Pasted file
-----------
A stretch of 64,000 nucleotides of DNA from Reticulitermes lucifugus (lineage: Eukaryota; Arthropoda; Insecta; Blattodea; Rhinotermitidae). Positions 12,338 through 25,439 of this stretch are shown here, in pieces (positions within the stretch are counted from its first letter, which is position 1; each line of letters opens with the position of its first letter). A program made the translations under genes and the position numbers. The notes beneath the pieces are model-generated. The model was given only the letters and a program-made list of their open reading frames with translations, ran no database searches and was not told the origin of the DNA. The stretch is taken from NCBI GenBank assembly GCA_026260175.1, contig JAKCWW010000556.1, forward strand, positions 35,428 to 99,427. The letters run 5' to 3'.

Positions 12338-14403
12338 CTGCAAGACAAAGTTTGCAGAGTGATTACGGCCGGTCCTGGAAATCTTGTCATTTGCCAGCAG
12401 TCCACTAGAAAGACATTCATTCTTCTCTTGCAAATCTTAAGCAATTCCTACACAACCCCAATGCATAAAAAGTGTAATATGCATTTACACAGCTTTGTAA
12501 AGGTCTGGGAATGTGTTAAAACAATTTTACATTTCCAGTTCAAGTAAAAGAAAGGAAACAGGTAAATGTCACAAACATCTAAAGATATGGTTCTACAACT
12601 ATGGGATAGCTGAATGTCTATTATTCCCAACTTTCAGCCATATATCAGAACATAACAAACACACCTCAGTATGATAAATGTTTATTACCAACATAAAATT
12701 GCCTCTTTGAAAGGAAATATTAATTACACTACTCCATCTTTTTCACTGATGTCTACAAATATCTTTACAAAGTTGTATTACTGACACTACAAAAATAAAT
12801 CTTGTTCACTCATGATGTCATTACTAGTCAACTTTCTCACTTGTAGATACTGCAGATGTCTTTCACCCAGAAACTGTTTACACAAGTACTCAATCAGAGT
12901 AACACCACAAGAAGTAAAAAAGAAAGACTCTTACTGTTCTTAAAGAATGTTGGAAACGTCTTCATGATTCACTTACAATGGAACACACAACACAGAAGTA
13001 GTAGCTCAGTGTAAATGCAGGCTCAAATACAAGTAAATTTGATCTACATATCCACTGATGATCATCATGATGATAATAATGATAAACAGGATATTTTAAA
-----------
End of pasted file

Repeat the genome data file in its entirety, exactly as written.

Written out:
A stretch of 64,000 nucleotides of DNA from Reticulitermes lucifugus (lineage: Eukaryota; Arthropoda; Insecta; Blattodea; Rhinotermitidae). Positions 12,338 through 25,439 of this stretch are shown here, in pieces (positions within the stretch are counted from its first letter, which is position 1; each line of letters opens with the position of its first letter). A program made the translations under genes and the position numbers. The notes beneath the pieces are model-generated. The model was given only the letters and a program-made list of their open reading frames with translations, ran no database searches and was not told the origin of the DNA. The stretch is taken from NCBI GenBank assembly GCA_026260175.1, contig JAKCWW010000556.1, forward strand, positions 35,428 to 99,427. The letters run 5' to 3'.

Positions 12338-14403
12338 CTGCAAGACAAAGTTTGCAGAGTGATTACGGCCGGTCCTGGAAATCTTGTCATTTGCCAGCAG
12401 TCCACTAGAAAGACATTCATTCTTCTCTTGCAAATCTTAAGCAATTCCTACACAACCCCAATGCATAAAAAGTGTAATATGCATTTACACAGCTTTGTAA
12501 AGGTCTGGGAATGTGTTAAAACAATTTTACATTTCCAGTTCAAGTAAAAGAAAGGAAACAGGTAAATGTCACAAACATCTAAAGATATGGTTCTACAACT
12601 ATGGGATAGCTGAATGTCTATTATTCCCAACTTTCAGCCATATATCAGAACATAACAAACACACCTCAGTATGATAAATGTTTATTACCAACATAAAATT
12701 GCCTCTTTGAAAGGAAATATTAATTACACTACTCCATCTTTTTCACTGATGTCTACAAATATCTTTACAAAGTTGTATTACTGACACTACAAAAATAAAT
12801 CTTGTTCACTCATGATGTCATTACTAGTCAACTTTCTCACTTGTAGATACTGCAGATGTCTTTCACCCAGAAACTGTTTACACAAGTACTCAATCAGAGT
12901 AACACCACAAGAAGTAAAAAAGAAAGACTCTTACTGTTCTTAAAGAATGTTGGAAACGTCTTCATGATTCACTTACAATGGAACACACAACACAGAAGTA
13001 GTAGCTCAGTGTAAATGCAGGCTCAAATACAAGTAAATTTGATCTACATATCCACTGATGATCATCATGATGATAATAATGATAAACAGGATATTTTAAA